Experimenting With Hibiscus

by in Healthy Tips, July 13, 2009

Hibiscus Drink
You may have some hibiscus growing in your backyard, but have you ever tried eating hibiscus blooms? I love using the dried buds to brew up hibiscus tea — poured over ice with lemon, it’s a great summer treat. But the edible options don’t end there. Learn other ways to use this flower.

What Is Hibiscus?
Hibiscus is a flowering plant that’s native to many parts of the world. You may also hear the plant referred to as roselle, bissap or sorrel. Growers collect these these flowers, dry them, bag them and sell them. Pick up hibiscus tea bags somewhere like Trader Joe’s or look for sacks of dried flowers online or at your local healthy food store. You can steep the dried pieces in hot water to create the deep rose-colored infusion known as hibiscus tea. Plain, this tea has a subtle, tart and floral flavor that isn’t overpowering. The flowers also work as a great flavor-infuser in other drinks and dishes.

Health Benefits
Hibiscus flowers contain high amounts of antioxidants, including vitamin C, but it varies depending on how much hibiscus you use in your food or drink. A cup of unsweetened hibiscus tea contains zero calories and is completely caffeine-free. Some research has shown that drinking hibiscus tea many help lower high-blood pressure but there’s no conclusive evidence yet.

A Word of Warning
The amount of hibiscus you’d find in tea is generally recognized as safe, but if you’re pregnant, breastfeeding or on any medications, check with your doctor and always be careful not to overdo it with any kind of herbal concoction. (You might not realize what you’re mixing.)

Ways to Enjoy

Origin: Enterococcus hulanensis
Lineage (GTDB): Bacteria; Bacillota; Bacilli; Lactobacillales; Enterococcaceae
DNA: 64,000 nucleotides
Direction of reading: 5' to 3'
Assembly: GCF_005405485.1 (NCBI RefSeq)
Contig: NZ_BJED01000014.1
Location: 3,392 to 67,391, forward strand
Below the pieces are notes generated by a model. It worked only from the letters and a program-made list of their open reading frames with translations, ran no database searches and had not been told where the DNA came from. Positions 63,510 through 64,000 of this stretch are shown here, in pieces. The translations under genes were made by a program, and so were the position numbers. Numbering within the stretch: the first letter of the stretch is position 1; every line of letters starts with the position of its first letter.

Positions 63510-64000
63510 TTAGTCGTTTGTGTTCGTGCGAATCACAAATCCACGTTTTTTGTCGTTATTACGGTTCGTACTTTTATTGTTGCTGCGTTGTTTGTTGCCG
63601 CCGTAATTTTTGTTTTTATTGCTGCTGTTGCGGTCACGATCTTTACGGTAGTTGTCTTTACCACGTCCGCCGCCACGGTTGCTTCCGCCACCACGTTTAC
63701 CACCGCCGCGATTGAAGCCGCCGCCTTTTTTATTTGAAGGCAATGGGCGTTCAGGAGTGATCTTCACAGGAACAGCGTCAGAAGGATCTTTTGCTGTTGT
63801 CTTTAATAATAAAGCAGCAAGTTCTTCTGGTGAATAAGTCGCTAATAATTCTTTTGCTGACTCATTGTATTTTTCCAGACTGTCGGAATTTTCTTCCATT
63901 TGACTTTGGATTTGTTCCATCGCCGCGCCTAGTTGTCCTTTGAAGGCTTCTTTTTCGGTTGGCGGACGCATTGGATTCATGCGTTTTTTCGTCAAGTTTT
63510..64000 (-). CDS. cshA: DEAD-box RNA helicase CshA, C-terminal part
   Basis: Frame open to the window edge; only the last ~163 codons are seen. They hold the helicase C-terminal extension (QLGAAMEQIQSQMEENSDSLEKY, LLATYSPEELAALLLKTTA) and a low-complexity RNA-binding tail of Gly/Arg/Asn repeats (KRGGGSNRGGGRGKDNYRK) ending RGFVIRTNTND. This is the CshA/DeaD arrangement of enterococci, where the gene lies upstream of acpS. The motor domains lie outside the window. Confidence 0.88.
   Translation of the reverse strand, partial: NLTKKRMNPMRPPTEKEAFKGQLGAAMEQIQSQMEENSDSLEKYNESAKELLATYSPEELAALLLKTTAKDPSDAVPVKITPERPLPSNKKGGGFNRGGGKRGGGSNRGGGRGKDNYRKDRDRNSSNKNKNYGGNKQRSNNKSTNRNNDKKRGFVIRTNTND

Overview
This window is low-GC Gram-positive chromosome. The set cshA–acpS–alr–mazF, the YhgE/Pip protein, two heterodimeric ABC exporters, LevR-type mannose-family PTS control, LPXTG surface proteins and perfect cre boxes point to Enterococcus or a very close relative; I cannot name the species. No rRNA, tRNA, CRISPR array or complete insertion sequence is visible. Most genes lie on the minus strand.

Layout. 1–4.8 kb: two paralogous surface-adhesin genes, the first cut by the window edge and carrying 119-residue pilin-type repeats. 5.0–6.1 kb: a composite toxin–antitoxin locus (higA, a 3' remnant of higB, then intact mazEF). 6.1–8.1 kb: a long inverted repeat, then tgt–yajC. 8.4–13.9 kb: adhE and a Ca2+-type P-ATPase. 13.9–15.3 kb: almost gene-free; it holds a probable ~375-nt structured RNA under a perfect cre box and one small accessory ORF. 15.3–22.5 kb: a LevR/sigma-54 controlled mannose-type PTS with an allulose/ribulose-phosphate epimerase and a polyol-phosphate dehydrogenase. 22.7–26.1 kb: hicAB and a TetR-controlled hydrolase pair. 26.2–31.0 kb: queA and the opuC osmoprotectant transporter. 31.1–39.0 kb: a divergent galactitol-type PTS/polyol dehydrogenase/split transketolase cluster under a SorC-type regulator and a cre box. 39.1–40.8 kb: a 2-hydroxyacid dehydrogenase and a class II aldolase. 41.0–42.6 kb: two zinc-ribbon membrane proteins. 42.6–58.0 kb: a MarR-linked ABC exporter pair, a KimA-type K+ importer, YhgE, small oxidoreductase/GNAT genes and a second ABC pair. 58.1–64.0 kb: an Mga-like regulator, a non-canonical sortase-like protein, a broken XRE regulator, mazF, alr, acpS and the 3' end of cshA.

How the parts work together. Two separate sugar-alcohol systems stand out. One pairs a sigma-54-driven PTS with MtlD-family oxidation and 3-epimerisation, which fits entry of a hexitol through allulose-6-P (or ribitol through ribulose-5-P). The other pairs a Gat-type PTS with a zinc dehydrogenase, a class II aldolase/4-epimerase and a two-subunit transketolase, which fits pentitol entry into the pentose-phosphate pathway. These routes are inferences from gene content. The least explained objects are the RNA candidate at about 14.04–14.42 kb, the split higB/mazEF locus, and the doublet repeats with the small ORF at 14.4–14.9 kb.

There are many packaged herbals teas that feature hibiscus — Celestial Seasonings’ Red Zinger and Tazo’s Passion Tea are two of the most common.

Of course, making your own infusion lets you add whatever flavors you like or experiment with the liquid. Brew hibiscus tea extra strong to use in cocktails and mix in fresh fruit or 100% fruit juice for some added sweetness (like in this Food Network Magazine Cherry Cooler recipe). Freeze sweetened tea into a granita for a cool and refreshing dessert. You can also add sugar and less water to create a thick, pink syrup or try steeping hibiscus in vinegar for a flavored vinegar. I also found this really cool-looking hibiscus chutney.

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Comments (2)

  1. Krikri says:

    You know, we love hibiscus more as a flower than as a healthy food. So pleasing to know that one of the most important vitamins we need is right in our yard.I looked over the hibiscus tea recipe – it takes only 35 min to do. But the caution was right – you must use only organically grown hibiscus such as the ones we have in our homes.

  2. Thanks for the info on safety – I’d been wondering if only certain varieties were safe – we’ve got one in the front yard and there is one next door.

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